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    Iraqi Airpower enhanced through GCI course

    Iraqi Airpower enhanced through GCI course

    Photo By Staff Sgt. Luke Kitterman | U.S. Air Force Tech. Sgt. Marcell “Solo” Wright, 370th Air Expeditionary Advisor...... read more read more

    It’s no secret a fighter jet moves pretty fast. With a cruising speed of 400+ mph, a pilot flying this sophisticated technology must evaluate a constant stream of information at a rate rivaled only by the aircraft itself.

    Add an unidentified aircraft into the mix and you have a situation that calls for an additional set of eyes.

    Combining multiple radars with off-board sensors gathered from multiple sources strategically located across the battlespace, Ground Control Intercept has the skillset to direct different airborne platforms as they intercept unknown flying targets in an air to air environment. These capabilities and procedures fall under the Command and Control Battle Management Operations career field.

    “We specialize in driving tactics, techniques and procedures while prioritizing weapons, sensors and fuel during composite force operations,” said U.S. Air Force Master Sgt. Ronnie “Armor” Saldana, 370th Air Expeditionary Advisor Squadron GCI air advisor. “Additionally, we are responsible for communicating information not only in the battlespace but throughout different echelons of authority for informed decisions to be made to best achieve desired effects and the commander’s intent.”

    That responsibility does not only pertain to fighter jets as GCI provides coverage for all joint and coalition platforms across several mission sets.

    “When most people think of controlling aircraft, their first thoughts might be that of the Air Traffic Control tower, Radar Approach Control, or the Airborne Warning And Control System,” Saldana explained. “It’s true the AWACS provides increased coverage and sensor capabilities but the Control and Reporting Center can complement or provide a fused common operational picture with their organic radars and off-board sensors as a self-sustaining ground based command and control node. Separately we are highly proficient, but together we create a highly capable battle management ability in the battle space.”

    It is at the CRC where a GCI specialist combines the radar data with gathered intelligence to confidently aid the responding pilot in ensuing actions. The job requires precise communication and a lot of practice which is why Saldana and three other GCI air advisors are here extending their knowledge and expertise to their Iraqi counterparts.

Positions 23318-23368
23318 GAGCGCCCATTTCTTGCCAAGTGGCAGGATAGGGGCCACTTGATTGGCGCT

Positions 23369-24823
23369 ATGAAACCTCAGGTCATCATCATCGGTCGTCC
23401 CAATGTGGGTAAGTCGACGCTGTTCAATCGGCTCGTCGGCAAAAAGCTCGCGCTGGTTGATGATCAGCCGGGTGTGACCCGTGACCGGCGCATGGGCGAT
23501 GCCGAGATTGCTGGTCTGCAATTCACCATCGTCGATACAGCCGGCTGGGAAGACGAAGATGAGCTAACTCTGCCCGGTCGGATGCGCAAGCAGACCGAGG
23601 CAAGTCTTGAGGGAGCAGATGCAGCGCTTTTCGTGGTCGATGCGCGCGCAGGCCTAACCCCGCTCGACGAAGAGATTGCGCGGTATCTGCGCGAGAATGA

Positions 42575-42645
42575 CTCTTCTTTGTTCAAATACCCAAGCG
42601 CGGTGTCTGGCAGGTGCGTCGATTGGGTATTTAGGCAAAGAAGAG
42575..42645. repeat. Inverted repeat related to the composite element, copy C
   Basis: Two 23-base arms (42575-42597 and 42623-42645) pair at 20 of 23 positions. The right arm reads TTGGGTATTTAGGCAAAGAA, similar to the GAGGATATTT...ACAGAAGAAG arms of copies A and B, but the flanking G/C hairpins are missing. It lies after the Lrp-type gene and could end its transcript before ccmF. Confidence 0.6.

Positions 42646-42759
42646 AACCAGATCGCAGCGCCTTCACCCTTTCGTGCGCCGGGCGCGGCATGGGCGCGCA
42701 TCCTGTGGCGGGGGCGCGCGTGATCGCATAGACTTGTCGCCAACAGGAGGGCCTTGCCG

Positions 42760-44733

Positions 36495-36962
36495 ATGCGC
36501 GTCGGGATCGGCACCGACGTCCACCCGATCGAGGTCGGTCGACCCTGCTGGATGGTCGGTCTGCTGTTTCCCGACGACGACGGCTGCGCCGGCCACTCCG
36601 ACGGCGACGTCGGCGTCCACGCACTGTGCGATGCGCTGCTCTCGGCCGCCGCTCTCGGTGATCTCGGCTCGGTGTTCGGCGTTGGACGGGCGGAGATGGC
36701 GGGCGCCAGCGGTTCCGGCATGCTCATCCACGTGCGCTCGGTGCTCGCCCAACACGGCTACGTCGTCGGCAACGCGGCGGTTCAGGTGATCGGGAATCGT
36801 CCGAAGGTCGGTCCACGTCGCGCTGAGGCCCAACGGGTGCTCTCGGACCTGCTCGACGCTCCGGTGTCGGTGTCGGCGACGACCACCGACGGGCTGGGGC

“Becoming an air advisor has provided me with a rare opportunity to utilize my years of training, experience and technical knowledge to help build a critical skillset with our colleagues in the Iraqi Air Defense Command,” said U.S. Air Force Tech. Sgt. Marcell “Solo” Wright, 370th AEAS GCI air advisor. “GCI isn’t a foreign concept to the Iraq military but performing the tasks in an ever-changing, flexible battlespace required a particular skillset that they were eager to learn the moment we began to teach.”

    Using a digital simulator and an instructor acting as the responding pilot, the Iraqi students must continuously provide correct verbal commands as they react in real time to friendly and enemy aircraft moving around in the screen-displayed airspace. The goal of an intercept is to position the pilot behind the threat to avoid being in an unfavorable angle which could put the interceptor within firing range.

    This level of problem solving and communication requires a vast knowledge of aviation nomenclature which remembering all would be no small feat, let alone in a different language.

    “Throughout my time here teaching the Advanced GCI Course as well as teaching the Advanced Instructor Course, seeing our Iraqi counterparts thirst for knowledge and strive to be the best has been extremely rewarding,” said U.S. Air Force Master Sgt. James “Stewie” Stewart, 370th AEAS GCI air advisor. “We ask them to learn another new language on top of Arabic and English and that is the language of Air Force Communications Standards. The document alone is 111 pages long.”

    Barriers like cultural and language differences are obstacles both sides are eager to overcome as they look ahead to the endgame.

    “The future of the IqADC GCI is extremely bright,” Stewart said. “My hope is that the six initial instructor students will grow other Iraqi Air Defense Controllers’ abilities and continue integration with the 9th Fighter Squadron F-16IQs.”

    It will be the new wave of IqADC GCI students who will be communicating with their fighter jets as they directly contribute to Iraqi airpower by defending their borders and securing their homeland.



    Date Taken: 05.23.2019
    Date Posted: 07.26.2019 08:37
    Story ID: 333139
    Location: IQ

    Web Views: 50
    Downloads: 1